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John Lewis has invested in virtual interior design but what is it?

Virtual interior design company DigitalBridge picked up £100,000 worth of investment from John Lewis recently, as part of its success at the department store chain's JLAB tech accelerator programme.

Describing itself as a mixed reality company that allows consumers to virtually “try on” home décor products in their own properties, the tech firm was named John Lewis's partners' choice at the recent JLAB awards. Senior executives at the retailer have identified significant commercial potential in the design tool.

The investment comes after what was deemed a successful in-store trial with John Lewis as part of the accelerator programme. DigitalBridge said its technology allows consumers to bridge the “imagination gap” which can occur when they delay purchases because they cannot visualise how something will look in their home.

DigitalBridge CEO David Levine says the investment from one of the UK's most prominent retailers will allow the company to accelerate its recruitment drive and develop its research in “computer vision and deep learning for the retail sector”.

“As more and more customers look to make purchases online, allowing them to visualise how a product looks in their own room will give retailers a massive advantage over their competitors,” he added.

“The UK furniture market is worth about £10.9 billion – or 1.9% of GDP – if you consider that thousands of people are delaying or deciding against purchases because of the imagination gap, there is a significant commercial benefit to developing this type of technology for the retail sector.”

How does it work?

DigitalBridge's virtual design tool can be integrated into a retailer's own website, allowing customers to place products within an image of their own rooms, thus giving them a chance to review purchases before making a decision.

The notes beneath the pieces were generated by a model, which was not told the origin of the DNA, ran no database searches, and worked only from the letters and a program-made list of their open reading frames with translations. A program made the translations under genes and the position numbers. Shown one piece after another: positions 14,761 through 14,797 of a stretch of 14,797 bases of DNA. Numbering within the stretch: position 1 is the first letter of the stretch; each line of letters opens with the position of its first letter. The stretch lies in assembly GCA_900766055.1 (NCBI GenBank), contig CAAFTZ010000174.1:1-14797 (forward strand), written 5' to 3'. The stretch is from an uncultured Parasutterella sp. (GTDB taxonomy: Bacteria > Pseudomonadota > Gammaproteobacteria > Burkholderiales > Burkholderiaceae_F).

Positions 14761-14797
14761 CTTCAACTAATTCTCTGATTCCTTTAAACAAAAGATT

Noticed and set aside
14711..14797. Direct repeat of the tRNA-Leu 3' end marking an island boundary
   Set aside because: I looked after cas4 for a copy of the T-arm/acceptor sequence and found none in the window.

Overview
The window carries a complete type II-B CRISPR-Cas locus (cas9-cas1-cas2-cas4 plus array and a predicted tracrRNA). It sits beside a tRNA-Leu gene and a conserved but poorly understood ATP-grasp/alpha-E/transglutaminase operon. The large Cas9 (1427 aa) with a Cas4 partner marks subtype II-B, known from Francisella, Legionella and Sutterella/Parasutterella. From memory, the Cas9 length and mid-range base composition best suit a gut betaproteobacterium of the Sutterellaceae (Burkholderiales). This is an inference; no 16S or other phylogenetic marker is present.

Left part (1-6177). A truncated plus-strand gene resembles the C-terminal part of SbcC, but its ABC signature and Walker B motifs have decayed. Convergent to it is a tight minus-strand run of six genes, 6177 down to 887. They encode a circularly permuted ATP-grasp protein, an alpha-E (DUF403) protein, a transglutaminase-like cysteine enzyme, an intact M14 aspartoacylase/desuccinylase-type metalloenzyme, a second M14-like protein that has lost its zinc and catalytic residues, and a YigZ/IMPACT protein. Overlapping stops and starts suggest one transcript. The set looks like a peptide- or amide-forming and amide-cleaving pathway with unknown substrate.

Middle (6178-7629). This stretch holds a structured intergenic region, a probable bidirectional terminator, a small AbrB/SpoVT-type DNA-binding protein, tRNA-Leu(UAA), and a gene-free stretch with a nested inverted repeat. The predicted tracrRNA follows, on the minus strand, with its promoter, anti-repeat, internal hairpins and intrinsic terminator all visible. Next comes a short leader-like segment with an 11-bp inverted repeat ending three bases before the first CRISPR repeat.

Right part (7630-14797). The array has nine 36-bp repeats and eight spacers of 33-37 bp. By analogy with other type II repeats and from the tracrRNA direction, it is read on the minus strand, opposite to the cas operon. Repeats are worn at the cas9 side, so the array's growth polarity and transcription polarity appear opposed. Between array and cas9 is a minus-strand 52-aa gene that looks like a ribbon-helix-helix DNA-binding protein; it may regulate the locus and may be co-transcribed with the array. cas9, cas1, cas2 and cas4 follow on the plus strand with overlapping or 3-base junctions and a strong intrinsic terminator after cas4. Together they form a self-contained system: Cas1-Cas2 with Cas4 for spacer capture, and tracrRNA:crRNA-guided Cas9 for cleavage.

Levine and his team spent their time at JLAB – a 12-week development period – refining the app while receiving advice from senior executives at the retailer.

In-store trials and a survey related to use of the tool found that 80% of customers said the technology would make them more likely to make a purchase on the day.

The business was founded in Manchester in 2013 and the team now comprises 12 researchers and developers at Manchester Science Park.

Levine commented: “Computer vision and the type of technology being pioneered by companies like DigitalBridge have real commercial potential for retailers.

The JLAB initiative for 2016, which was run by John Lewis and innovation specialist L Marks, resulted in investment in three retail tech start-ups in total. Wedding Planner, which combines technology, industry expertise and creativity to help brides and grooms to-be plan their wedding from their phone and online, and Link Big, a tool that turns Instagram to a social checkout by allowing customers to buy products seamlessly from their Instagram feed shop, each received £50,000.

Paul Coby, CIO of the John Lewis Partnership, commented at the time the winners were announced: "JLAB was inspired by our founder Spedan Lewis' ideas about bringing innovation to the retail industry.

"The three start-ups we have invested in have the potential and the technology to really excite John Lewis shoppers."